Tax-Exempt Status and Legislative Updates
A strategic approach to philanthropy can enable you to take advantage of changing tax laws and other legislative developments, which can help you maximize your charitable deductions and in turn help your giving have a more profound effect on your chosen causes. As part of our effort to continuously improve the effectiveness of giving in the United States, we offer updated information on the philanthropic environment, as well as insight into ways to enhance your charitable giving experience.
Recent updates include:
- IRS Revokes Tax-Exempt Status of 275,000 Charitable Organizations
- Detail on the December 2010 Tax Bill
IRS Revokes Tax-Exempt Status of 275,000 Charitable Organizations
The IRS has revoked the tax-exempt status of 275,000 charitable organizations because they failed to file a required annual information return for three consecutive years. The move took effect in early June and stemmed from provisions of the Pension Protection Act of 2006, which requires most tax-exempt organizations to file the annual information return.
Schwab Charitable donors may continue to recommend grants to any IRS-approved public charity, and we have set up safeguards so that funds to non-compliant organizations will not be granted. We will continue to update our information so that we can avoid granting to non-compliant organizations. Schwab Charitable donors may resubmit grant recommendations to any organizations that have their tax-exempt status re-instated.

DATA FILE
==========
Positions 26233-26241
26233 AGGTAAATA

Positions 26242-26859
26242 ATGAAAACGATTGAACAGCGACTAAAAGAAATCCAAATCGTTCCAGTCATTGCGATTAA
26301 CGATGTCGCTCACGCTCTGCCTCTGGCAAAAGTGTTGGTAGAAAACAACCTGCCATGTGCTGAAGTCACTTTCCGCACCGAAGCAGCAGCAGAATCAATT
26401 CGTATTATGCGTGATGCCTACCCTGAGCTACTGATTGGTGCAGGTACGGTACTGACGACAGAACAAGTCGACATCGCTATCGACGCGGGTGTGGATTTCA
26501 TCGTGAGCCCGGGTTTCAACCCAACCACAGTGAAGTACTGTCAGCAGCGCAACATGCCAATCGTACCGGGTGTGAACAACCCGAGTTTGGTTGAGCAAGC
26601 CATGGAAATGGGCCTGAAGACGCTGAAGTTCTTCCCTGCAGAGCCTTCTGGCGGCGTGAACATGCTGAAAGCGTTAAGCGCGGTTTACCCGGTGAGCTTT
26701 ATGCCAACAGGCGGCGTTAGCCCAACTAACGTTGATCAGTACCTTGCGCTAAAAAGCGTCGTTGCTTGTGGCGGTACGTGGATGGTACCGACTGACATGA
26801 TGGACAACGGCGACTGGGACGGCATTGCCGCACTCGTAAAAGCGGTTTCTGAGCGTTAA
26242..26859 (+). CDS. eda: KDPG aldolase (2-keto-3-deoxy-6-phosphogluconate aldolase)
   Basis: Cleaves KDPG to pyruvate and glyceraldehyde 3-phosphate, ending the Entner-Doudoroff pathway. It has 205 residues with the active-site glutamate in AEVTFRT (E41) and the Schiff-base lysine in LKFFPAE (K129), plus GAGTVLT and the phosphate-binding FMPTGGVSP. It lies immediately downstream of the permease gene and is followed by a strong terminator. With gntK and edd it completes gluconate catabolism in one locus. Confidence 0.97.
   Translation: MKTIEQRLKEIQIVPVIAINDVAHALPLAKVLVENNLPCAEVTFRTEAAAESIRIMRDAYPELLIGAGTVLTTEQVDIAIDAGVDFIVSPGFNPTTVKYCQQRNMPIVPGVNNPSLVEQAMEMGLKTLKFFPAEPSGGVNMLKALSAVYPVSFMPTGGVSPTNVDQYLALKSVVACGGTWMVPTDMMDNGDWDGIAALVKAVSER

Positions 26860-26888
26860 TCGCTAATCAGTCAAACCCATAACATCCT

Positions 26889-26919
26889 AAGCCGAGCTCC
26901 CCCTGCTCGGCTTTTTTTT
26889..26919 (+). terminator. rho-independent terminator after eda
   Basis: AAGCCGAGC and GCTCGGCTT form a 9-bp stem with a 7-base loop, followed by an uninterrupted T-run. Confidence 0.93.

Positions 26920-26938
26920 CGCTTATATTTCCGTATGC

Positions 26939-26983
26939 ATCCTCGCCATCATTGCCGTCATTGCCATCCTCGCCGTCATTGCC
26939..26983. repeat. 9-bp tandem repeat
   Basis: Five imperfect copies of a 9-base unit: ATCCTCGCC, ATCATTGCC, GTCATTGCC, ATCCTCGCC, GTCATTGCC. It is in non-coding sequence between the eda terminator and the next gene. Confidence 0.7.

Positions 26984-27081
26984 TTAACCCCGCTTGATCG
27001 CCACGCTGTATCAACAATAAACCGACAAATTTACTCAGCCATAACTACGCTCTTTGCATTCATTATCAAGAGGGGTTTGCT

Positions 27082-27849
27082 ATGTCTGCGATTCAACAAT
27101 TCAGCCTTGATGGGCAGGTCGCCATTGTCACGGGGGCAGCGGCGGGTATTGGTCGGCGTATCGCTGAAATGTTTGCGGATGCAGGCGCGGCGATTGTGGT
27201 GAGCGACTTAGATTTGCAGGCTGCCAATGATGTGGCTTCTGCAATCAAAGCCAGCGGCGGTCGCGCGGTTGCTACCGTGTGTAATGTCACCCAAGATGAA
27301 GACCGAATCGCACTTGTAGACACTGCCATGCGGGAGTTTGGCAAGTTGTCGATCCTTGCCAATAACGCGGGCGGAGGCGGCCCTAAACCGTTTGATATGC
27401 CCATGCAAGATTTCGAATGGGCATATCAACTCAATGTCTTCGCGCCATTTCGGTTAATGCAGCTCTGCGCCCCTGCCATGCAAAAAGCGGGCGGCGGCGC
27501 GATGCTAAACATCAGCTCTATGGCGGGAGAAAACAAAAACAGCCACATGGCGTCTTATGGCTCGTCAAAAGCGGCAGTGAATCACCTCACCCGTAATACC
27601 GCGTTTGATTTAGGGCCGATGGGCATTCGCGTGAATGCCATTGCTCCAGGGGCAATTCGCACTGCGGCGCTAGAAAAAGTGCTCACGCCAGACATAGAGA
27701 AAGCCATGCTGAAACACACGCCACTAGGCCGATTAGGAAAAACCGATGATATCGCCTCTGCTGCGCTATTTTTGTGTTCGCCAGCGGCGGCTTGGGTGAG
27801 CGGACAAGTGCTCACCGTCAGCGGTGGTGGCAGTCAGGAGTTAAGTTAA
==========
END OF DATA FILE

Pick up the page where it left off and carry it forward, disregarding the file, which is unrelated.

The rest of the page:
The IRS has posted the full list of nonprofits that have lost their tax-exempt status as of June 9, 2011, for failure to file their Form 990. The Chronicle of Philanthropy provides more detail about the revocations and what organizations can do to get re-instated. In addition, Schwab Charitable provides CharitySearch from GuideStar, which allows you to search for and confirm IRS-approved public charities that continue to receive tax-exempt status.
Detail on the December 2010 Tax Bill
The tax bill signed by President Obama in December 2010 maintains current income tax rates and the 15% rate for capital gains and dividends, introduces a lower estate tax of 35% (with a $5MM per individual exemption) and provides for an Alternative Minimum Tax (AMT) patch and a payroll tax cut for 2011. In addition, the plan calls for an extension of the tax provisions that expired in 2009, including the IRA charitable rollover, enabling those over 70½ to once again transfer money tax-free from an IRA directly to charity in lieu of taking taxable required minimum distributions. IRA distributions made before Feb. 1, 2011 will be treated as being made in 2010, but they are not allowed to donor-advised funds, supporting organizations, or private foundations.
(Tax Bill Signed by Obama in December 2010)
|Income Tax||Top two rates are 33% and 36%
|Capital Gains/Dividends Tax||15% rate|
|Estate Tax||35% rate ($5MM per individual exemption)|
|Payroll Tax||2% point reduction in the Social Security payroll tax for 2011|
|IRA Charitable Rollover||Enable those over 70½ to transfer money tax-free from IRA directly to charity in lieu of taking taxable required minimum distribution|